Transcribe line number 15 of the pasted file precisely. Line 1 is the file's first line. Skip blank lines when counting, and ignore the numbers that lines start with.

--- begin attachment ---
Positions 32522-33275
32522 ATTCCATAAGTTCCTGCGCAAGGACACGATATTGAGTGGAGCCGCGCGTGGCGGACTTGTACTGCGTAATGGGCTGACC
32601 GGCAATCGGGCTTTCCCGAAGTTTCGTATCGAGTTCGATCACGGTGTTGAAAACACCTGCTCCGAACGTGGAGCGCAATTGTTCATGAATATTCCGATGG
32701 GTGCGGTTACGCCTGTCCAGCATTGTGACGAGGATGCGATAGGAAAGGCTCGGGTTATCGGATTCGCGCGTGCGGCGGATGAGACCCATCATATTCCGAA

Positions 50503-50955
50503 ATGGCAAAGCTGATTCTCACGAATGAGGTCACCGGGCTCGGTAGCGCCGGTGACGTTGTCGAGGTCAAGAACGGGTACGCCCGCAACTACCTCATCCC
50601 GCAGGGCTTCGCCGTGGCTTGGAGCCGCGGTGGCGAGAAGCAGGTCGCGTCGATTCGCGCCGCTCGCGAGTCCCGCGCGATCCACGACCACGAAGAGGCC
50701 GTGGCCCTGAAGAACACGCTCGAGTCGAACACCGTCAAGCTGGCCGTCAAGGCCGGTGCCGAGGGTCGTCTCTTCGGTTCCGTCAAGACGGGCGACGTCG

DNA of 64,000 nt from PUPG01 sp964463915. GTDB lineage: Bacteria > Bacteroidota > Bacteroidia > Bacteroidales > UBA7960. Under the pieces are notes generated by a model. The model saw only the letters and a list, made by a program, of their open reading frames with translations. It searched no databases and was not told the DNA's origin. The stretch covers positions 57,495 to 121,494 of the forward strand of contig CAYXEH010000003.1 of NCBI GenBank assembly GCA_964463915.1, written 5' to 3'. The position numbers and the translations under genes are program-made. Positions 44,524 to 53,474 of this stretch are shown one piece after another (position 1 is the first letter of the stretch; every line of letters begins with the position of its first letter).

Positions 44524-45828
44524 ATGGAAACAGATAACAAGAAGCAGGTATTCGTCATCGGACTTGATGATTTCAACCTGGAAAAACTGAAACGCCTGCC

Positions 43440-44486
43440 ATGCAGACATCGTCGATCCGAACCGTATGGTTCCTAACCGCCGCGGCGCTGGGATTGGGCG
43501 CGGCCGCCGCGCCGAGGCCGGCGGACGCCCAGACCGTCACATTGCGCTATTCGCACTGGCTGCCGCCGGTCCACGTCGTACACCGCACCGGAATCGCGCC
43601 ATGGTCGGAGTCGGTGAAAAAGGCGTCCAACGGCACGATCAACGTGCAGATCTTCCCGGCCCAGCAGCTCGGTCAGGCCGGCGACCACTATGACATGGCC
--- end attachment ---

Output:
43601 ATGGTCGGAGTCGGTGAAAAAGGCGTCCAACGGCACGATCAACGTGCAGATCTTCCCGGCCCAGCAGCTCGGTCAGGCCGGCGACCACTATGACATGGCC